To the surprise of almost no one, Congresswoman Colleen Hanabusa officially announced her decision to run for the U.S. Senate on Thursday.
She'll be going up against incumbent Sen. Brian Schatz, named the position after the death of Sen. Daniel Inouye.
"Why me? Because of the fact that I believe I have the necessary skill sets that we need to be successful in the Congress of the United States and now? Because this is the opportunity for the people of Hawaii, the voters of Hawaii to make that choice," Hanabusa said.
The choice she refers to is between her and Sen. Brian Schatz named by the governor to fill the seat left vacant by the death of Sen. Daniel Inouye.
Schatz's campaign spokesman said, "Senator Schatz is deeply invested in our state's future. In his first few months in the Senate, he has...fought for initiatives that will positively impact Hawaii and the people of our state."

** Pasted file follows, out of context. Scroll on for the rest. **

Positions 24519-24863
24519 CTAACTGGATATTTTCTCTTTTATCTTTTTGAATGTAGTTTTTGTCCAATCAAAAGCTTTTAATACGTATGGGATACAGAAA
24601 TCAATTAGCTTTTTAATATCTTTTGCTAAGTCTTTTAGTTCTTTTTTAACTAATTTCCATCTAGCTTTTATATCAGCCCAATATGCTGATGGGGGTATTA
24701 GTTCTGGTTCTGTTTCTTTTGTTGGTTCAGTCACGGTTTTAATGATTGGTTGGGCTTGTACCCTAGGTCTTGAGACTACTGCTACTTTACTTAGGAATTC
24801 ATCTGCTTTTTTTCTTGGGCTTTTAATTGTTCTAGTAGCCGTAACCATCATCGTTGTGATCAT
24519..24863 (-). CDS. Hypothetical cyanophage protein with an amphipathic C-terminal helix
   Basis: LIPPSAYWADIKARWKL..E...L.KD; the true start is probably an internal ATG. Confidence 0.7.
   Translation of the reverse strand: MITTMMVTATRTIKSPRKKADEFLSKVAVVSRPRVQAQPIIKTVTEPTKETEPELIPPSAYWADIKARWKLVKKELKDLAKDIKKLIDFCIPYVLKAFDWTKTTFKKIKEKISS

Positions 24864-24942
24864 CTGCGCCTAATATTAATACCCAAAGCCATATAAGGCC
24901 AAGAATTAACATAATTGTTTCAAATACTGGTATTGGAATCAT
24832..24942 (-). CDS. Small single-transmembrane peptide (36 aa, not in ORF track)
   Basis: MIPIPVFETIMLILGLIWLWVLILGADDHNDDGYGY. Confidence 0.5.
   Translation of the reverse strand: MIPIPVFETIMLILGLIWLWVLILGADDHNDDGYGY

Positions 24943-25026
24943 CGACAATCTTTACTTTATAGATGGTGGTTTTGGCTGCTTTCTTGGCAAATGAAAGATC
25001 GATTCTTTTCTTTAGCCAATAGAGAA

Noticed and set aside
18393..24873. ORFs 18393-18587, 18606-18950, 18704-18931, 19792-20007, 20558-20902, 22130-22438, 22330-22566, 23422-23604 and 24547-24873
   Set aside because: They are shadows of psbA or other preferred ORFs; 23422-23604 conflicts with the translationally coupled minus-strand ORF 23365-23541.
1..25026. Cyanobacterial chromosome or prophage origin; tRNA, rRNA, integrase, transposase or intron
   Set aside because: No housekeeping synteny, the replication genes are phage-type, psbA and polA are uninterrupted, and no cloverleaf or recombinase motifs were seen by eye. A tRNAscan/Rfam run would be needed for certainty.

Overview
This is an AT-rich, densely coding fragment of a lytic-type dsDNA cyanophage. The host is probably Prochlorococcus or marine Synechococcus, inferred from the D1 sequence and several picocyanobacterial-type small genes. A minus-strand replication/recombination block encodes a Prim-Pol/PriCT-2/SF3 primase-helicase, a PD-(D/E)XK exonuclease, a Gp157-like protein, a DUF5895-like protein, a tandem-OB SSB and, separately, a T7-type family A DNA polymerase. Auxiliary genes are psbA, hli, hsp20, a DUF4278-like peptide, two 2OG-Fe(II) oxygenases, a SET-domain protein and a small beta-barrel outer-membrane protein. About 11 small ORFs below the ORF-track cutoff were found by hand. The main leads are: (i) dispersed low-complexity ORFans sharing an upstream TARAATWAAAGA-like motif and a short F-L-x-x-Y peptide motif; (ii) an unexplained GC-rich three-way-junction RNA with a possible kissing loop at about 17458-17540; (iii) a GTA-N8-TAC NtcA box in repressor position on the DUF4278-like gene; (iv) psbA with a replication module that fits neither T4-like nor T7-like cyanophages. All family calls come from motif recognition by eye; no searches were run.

KHON2 asked Hanabusa if she felt snubbed by the governor.
"No, I don't feel like I was snubbed. I feel that I'm a lawyer, I know the constitution and the choice is the governor's," Hanabusa said.
Inouye, in his last days, wrote a letter to the governor urging him to name Hanabusa as his successor.
As for the Senate race, she doesn't believe it's too early to start campaigning and fundraising.
"This is, for all intents and purposes, going to be a primary election race. I haven't seen anyone from the Republican party step up, and if that's the case, I think it will be around $3 million," Hanabusa said.
Her goal if she is elected?
"I believe that the role Hawaii plays in the Asia-Pacific is critical. So, I want to continue on what I've already started and that people have already tapped me on which is to talk about the pivot to Asia-Pacific," Hanabusa said.
The Congresswoman had given some though to running against Gov. Abercrombie, but is convinced her skills are more suited to the legislative branch.
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